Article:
San Francisco “Clean-Up” Tax

It seems there is nary an issue Californians will not legislate. And, as it turns out, there are other problems to be faced apart from the abysmal state of the economy. Cigarette butts have been dirtying the streets of San Francisco for years and, smokers be warned, Mayor Gavin Newsom has finally decided to put his foot down. To combat the problem, he has proposed a tax that he believes will work to ameliorate two cigarette related issues. The first is the mess. The tax, which current estimates place at 33 cents per box, would fund the city’s effort to clean-up cigarette butts from streets and public places. San Francisco spends around $44 million to clean the city’s litter every year.  Newsom says that officials have found cigarette butts comprise roughly a fourth of that litter. The money raised from the tax, which will be about $11 million per year, would therefore be used exclusively for addressing the product from which it is derived. And, as San Francisco, like the rest of California, is running a deficit, money for city beautification is not likely to been seen from any other place in the budget (alright – so economics is a factor, as well).

The second issue is an old motif, recited at every stage of a cigarette tax’s journey. It is in the interest of maintaining the health of Americans (and, of course, the health of their health insurance) that cigarettes are made costly, and thereby limited in their appeal. The logic runs that if the government nudges up the price of each carton, Americans will stem their own habits and regulation will occur naturally according to laws of supply and demand. This would by no means be a new application of government. Since 1861, when Congress was slack for cash to fund their effort in the Civil War, politicians have been permitting the taxation of cigarettes and alcohol for reasons apart from the raising of government monies. We can thank President Lincoln for heralding the birth of “sin tax”: that is to say, taxation as behavior control. But I digress.

Mayor Newsom will not see this tax through unopposed. Criticism has already developed in full color and, with typical obtusion, ranges from the whiney, to inane, to both. Predictably, the loudest detraction comes from the mouths of smokers who do not litter. How is it fair that they be made to pay to clean a mess they did not create? This is a deserving question. The taxation of consumer goods for the purposes of compensating the cost of the trash created by their waste seems to make available the possibility that this will not end with cigarettes.  For example, I have seen some sidewalks where chewing gum has almost completely made invisible the cement beneath it. This not being uncommon; might the government next place a clean-up tax on chewing gum? Violet Beauregarde may put up a fuss, but as to whether many Americans will care is hard to predict. They may not. Though they should note that a “clean-up” tax is not a “sin tax,” and for obvious reasons it could have a much broader reach.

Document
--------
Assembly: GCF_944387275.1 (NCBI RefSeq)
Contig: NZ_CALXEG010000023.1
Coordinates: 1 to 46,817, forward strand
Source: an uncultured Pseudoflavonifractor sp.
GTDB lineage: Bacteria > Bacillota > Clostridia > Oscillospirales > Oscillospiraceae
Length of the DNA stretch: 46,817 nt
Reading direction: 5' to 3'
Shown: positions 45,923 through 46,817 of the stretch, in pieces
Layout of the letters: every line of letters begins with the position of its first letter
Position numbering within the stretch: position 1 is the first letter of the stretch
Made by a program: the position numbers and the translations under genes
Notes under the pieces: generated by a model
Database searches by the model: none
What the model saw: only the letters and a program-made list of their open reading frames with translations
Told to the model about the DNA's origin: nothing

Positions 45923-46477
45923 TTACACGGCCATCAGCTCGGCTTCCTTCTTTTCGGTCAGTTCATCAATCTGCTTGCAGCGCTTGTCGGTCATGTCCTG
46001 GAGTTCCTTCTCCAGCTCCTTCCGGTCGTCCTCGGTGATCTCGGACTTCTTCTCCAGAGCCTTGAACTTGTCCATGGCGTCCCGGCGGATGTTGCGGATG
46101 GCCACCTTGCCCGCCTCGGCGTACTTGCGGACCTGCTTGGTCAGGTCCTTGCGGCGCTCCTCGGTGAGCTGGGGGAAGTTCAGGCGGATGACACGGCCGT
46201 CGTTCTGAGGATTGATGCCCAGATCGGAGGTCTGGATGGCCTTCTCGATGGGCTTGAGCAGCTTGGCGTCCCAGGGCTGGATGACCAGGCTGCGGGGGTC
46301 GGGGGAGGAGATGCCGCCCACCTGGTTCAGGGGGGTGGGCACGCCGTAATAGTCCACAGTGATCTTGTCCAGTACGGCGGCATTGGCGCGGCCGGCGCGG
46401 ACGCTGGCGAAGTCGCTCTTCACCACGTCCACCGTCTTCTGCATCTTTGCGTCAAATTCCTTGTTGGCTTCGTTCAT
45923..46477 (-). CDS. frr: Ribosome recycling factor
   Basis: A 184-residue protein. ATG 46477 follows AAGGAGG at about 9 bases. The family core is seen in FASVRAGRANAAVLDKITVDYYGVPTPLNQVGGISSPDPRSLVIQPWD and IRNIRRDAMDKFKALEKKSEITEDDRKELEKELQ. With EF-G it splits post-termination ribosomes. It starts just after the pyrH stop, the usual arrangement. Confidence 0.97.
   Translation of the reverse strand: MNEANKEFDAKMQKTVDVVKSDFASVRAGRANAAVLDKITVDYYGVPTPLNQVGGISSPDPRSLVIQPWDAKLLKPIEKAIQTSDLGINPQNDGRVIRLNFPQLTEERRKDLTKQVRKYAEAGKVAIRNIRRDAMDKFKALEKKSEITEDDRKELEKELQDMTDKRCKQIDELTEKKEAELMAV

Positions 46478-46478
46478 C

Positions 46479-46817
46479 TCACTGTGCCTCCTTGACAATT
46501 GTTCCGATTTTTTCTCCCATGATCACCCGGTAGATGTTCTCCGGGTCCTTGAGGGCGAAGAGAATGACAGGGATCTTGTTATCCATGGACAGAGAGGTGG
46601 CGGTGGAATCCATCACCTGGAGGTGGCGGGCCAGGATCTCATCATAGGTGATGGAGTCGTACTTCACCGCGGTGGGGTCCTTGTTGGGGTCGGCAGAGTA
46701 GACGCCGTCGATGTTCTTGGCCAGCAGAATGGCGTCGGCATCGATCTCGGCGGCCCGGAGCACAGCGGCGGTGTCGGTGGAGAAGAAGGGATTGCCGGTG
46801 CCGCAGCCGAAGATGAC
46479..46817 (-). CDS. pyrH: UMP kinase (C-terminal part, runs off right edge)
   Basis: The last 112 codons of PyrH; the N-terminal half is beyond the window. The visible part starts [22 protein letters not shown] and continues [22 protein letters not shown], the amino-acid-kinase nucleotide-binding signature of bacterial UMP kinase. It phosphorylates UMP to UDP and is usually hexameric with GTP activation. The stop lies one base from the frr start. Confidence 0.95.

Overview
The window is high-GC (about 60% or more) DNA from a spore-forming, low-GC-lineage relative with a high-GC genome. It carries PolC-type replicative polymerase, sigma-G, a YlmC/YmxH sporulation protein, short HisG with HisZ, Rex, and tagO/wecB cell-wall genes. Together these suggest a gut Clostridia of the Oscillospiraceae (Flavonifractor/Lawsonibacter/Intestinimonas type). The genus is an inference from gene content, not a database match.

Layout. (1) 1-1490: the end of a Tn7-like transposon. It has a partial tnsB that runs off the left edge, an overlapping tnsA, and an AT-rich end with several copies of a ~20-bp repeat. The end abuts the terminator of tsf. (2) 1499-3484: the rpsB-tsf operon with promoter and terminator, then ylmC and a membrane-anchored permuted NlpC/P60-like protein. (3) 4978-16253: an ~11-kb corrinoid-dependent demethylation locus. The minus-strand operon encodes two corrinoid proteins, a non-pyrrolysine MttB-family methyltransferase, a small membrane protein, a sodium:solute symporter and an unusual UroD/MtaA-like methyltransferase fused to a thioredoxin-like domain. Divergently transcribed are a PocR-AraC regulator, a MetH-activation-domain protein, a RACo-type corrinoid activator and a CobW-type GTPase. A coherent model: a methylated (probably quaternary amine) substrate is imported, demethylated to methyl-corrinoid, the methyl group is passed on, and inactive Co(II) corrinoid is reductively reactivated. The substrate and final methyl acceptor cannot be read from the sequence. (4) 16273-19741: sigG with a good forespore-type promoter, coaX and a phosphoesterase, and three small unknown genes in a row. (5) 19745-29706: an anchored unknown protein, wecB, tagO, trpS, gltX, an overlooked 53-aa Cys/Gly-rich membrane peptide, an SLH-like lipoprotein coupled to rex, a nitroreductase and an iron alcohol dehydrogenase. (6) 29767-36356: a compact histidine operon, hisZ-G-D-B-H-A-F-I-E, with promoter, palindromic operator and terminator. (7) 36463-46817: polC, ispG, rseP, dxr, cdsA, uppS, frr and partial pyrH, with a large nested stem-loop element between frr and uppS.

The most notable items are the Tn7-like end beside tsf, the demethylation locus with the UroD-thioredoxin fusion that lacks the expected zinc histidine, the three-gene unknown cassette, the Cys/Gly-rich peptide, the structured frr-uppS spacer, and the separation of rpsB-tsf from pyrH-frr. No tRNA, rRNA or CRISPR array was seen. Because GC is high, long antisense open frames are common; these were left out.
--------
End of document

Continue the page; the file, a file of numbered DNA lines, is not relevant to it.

For now, however, a cigarette “clean-up” tax is worth supporting. To nay sayers that think that it unfairly punishes them for the inconsiderate (and also illegal) actions of others, I offer the analogy of insurance. As I am recently learning, driver’s insurance rates are affected by multiple considerations. I am male; therefore my insurance rate is pricier than that of a female, all else being equal. Males typically drive faster (i.e. more accidents) than females, but I drive like a grandmother on valium. Is it fair that I pay extra because of the recklessness attributed to my sex? – Ultimately, yes. The insurance business functions because males compensate for the expense they – as group – cause. Insurance companies cannot know the average speed of every individual they insure, so they must make generalizations. Mayor Newsom is following this approach. If smokers want to remain living in a beautiful, clean San Francisco they should stop littering. But barring that, they should be prepared to pay for the mess created by their less considerate fellows.

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